UPDATE: Was Nigerian Snapchat Star Bobrisky Arrested for Being Gay? Police Say No.

Idris Okuneye, also known as Bobrisky on social media, was arrested in Lagos—and it's still unclear why.

UPDATE (11/09/2017): Edgal Imohimi, Lagos State's Acting Commission of Police, says to Punch that no report was made against Nigerian social media influencer Bobrisky.

"I don't know about the arrest, and the command did not arrest him. He does not have any problem with the command. Ask him who arrested him," Imohimi says.

Sahara Reporters also spoke with lawyer and Senior Advocate of Nigeria Festus Keyamo where he says Bobrisky can't be jailed for publicly admitting he is gay "unless caught in the act."

"Yes, it may amount to corrupting public moral when you go on social media to announce you are gay," he says to Sahara Reporters, "but we are talking about the law here and not sentiment and if we are talking about the law, the person has to be caught in the act."

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Here's our original report from Nov. 8 below:

Bobrisky, Nigeria's self-proclaimed male Barbie and social media influencer, has been arrested in Lagos, Nigeria, according to Sahara Reporters.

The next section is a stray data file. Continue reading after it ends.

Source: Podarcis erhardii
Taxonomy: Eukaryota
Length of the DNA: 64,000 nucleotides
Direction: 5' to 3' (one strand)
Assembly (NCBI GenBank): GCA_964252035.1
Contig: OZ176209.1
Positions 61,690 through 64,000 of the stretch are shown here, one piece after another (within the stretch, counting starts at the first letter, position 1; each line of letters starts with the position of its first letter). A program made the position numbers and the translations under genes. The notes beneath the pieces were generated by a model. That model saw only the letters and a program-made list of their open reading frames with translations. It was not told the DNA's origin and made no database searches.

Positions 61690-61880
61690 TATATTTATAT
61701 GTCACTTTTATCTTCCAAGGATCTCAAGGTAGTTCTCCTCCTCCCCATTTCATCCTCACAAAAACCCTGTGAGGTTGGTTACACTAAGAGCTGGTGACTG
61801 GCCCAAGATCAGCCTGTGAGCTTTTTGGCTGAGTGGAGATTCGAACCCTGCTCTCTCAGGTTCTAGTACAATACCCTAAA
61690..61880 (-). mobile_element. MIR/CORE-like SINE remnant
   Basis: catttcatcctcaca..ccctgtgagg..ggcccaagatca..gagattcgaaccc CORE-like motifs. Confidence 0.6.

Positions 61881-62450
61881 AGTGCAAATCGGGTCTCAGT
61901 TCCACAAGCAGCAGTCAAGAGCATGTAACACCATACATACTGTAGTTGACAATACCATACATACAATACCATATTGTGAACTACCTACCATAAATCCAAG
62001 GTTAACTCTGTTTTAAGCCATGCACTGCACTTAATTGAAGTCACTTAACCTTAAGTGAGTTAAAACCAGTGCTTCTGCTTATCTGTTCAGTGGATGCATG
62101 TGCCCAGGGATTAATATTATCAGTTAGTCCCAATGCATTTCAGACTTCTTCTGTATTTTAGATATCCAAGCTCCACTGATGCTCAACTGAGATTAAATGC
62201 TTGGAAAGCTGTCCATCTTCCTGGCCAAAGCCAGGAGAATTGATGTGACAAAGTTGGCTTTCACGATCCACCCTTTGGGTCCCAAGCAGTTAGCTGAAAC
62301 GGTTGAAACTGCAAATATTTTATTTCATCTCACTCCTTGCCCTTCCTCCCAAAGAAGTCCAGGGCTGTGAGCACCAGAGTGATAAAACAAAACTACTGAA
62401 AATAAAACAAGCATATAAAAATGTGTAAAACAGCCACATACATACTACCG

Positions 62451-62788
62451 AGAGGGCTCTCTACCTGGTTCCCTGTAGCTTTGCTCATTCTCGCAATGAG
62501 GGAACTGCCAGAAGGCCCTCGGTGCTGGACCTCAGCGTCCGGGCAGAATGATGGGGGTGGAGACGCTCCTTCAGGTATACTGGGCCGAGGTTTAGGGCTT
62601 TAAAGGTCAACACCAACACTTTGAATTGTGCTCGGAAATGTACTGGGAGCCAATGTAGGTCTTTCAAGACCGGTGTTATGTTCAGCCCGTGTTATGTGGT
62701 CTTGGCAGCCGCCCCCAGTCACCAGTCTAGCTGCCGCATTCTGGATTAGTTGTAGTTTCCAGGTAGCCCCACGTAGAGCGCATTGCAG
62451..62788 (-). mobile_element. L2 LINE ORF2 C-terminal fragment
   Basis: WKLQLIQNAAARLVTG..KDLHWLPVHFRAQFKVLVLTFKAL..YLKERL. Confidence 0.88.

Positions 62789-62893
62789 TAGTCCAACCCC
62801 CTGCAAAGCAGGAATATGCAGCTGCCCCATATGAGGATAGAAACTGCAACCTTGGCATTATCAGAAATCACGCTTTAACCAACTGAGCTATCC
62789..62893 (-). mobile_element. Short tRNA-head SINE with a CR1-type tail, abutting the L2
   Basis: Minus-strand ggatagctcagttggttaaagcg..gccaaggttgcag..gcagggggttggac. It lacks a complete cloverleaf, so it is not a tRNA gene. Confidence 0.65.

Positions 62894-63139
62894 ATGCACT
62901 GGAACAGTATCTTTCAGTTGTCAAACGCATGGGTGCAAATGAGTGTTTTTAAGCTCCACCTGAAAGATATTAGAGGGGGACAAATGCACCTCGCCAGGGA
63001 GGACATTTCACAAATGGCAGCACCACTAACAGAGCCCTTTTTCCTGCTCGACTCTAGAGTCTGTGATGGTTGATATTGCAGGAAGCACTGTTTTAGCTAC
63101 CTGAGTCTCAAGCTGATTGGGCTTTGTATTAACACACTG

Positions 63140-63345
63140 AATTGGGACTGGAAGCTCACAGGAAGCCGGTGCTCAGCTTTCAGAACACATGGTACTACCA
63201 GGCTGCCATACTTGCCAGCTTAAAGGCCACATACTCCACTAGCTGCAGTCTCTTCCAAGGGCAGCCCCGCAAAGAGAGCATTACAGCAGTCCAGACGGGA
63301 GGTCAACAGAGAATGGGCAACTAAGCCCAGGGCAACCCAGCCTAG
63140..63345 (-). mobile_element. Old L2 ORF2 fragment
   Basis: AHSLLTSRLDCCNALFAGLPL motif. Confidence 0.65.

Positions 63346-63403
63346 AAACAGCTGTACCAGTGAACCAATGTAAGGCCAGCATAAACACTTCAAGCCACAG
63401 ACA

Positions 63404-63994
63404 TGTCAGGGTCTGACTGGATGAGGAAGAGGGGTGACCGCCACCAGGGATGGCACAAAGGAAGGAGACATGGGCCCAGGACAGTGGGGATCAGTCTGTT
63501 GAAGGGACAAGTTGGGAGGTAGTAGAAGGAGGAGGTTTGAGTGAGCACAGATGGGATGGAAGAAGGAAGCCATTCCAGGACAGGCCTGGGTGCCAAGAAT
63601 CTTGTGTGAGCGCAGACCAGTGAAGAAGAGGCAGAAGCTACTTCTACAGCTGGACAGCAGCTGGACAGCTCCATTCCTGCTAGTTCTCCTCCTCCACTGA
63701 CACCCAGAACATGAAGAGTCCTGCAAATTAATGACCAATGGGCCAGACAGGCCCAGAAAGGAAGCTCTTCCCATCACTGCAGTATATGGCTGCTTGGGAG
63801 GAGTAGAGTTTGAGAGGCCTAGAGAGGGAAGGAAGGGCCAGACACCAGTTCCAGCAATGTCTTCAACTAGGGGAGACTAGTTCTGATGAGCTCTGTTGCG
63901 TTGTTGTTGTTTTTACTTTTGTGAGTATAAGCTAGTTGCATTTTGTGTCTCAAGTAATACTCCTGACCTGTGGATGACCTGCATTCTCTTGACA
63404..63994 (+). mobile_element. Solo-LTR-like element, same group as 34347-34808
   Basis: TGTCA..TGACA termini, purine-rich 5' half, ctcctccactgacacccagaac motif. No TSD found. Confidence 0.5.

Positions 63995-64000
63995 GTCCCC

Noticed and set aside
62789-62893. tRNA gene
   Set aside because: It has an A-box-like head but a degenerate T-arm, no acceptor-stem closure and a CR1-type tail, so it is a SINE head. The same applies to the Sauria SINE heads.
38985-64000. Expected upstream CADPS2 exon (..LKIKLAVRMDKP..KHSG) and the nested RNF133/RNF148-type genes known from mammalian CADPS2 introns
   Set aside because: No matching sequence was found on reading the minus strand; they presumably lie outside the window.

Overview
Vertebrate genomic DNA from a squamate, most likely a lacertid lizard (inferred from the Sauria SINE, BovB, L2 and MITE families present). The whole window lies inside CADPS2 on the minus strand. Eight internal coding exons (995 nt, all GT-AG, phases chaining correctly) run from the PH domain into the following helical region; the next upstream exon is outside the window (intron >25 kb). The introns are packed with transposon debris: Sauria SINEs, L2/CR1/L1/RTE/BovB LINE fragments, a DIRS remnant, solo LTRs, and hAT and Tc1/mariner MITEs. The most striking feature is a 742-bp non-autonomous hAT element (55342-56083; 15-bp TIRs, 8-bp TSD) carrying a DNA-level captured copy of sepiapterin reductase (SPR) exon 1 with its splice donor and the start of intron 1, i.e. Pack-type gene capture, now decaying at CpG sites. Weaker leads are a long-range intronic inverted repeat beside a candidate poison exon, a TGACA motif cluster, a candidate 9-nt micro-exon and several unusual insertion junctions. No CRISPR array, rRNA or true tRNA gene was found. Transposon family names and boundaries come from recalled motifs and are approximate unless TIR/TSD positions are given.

The internet, local outlets and blogs have been buzzing with speculation as to why Bobrisky, or Idris Okuneye, was arrested. However, many reports have been attributing the arrest to an admission he made Monday of being gay on social media.

If the allegations are true, he could face up to 14 years in prison if found guilty of homosexuality.

Other reports have also linked his arrest to a recent social media dispute Bobrisky had with entrepreneur Toyin Lawaniwhose assistant has since refuted the claim.

Linda Ikeji's Blog (LIB) reached out to Famous Cole, Lagos State Police PRO, who says he was not aware of such arrest. "Maybe he was invited for questioning or he went voluntarily to make a complaint," he says to LIB.

Since this news broke, Nigerians have been contentiously debating on whether LGBTQ people should be jailed. Many have been celebrating his arrest—which in turn exposes problematic and homophobic opinions for all to see.